Sunday, February 23, 2014

The Shadow

Since The Phantom revisit went so well I thought The Shadow could be another tiny treasure.  Well, it ain’t.  The script is perhaps the main culprit (David Koepp (Jurassic Park, Indiana Jones and the Kingdom of the Crystal Skull)) with a weak villain, muddled evil scheme, lack of action, intrigue and horrendous dialogue.  Of course, it doesn’t help that the acting is bland (except for maybe Tim Curry (Muppet Treasure Island) who plays a henchman) and the directing isn’t anything special (which is surprising because I dig some of Russell Mulcahy’s other work like Ricochet and The Real McCoy). 

I like the production design though.  The very exaggerated Art Deco style is nice visually but isn’t worth checking out the movie for alone.

The thing is it feels like there isn’t enough of The Shadow himself here.  There’s plenty of his alter ego, Lamont Cranston, where Alec Baldwin really shines in a helluva bad performance.  Sure, I already mentioned the script is crap but Baldwin and every other actor compound the problem by hamming it up in the worst possible way.  And now that I think about it The Shadow is actually in this a fair amount.  It’s that most of this movie is so forgettable that it feels like the title character is too absent.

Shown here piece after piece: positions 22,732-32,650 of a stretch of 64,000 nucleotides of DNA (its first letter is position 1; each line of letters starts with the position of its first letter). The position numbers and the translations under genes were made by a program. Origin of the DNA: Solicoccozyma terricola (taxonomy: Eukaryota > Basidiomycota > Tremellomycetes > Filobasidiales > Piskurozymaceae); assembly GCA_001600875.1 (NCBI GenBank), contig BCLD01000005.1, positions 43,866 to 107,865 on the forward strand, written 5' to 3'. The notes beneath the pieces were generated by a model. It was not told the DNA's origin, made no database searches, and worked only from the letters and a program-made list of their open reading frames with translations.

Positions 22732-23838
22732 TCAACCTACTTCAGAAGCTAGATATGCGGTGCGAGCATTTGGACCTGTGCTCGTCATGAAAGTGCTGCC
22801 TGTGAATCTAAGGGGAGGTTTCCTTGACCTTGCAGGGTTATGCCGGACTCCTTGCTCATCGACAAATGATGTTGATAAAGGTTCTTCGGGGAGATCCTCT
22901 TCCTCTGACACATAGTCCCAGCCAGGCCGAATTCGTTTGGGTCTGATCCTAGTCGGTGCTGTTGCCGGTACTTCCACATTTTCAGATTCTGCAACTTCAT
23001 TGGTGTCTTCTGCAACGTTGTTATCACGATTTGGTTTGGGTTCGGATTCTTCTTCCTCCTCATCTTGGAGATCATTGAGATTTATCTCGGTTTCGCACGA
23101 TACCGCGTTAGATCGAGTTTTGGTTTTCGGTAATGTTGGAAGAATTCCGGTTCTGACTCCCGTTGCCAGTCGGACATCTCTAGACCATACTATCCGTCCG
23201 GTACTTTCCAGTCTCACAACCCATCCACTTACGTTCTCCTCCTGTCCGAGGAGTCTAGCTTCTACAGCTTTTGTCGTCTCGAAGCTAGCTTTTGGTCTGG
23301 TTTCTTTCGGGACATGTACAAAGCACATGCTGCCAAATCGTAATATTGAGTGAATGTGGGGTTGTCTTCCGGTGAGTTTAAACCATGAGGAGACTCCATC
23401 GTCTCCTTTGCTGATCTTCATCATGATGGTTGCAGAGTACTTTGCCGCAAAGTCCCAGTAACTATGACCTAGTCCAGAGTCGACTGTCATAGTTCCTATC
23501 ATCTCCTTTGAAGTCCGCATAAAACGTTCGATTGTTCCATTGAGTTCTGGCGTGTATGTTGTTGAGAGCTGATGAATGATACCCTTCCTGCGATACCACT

Like The Phantom The Shadow is sort of a messy character with abilities that he doesn’t use to their full potential, guns that he only fires as a last resort and he has a whole army of civilian agents at his disposal even though, just like any other super hero, he conceals his identity from the world.  That’s a little contrary if you ask me.  He has a cool name, look and super powers but at the same time he doesn’t stand out.  Maybe it’s that one of his trademarks is he laughs manically (even though he’s the hero), or maybe it’s that he relies on too many other people to help fight crime (it seems like every other person in NYC is a Shadow agent), or maybe it’s that he doesn’t have a neat base of operations like so many other comic book characters (they don’t show it here at least), or maybe ok I’ll stop.  You get the point.  It’s a combination of a bunch of shit that doesn’t add up for me.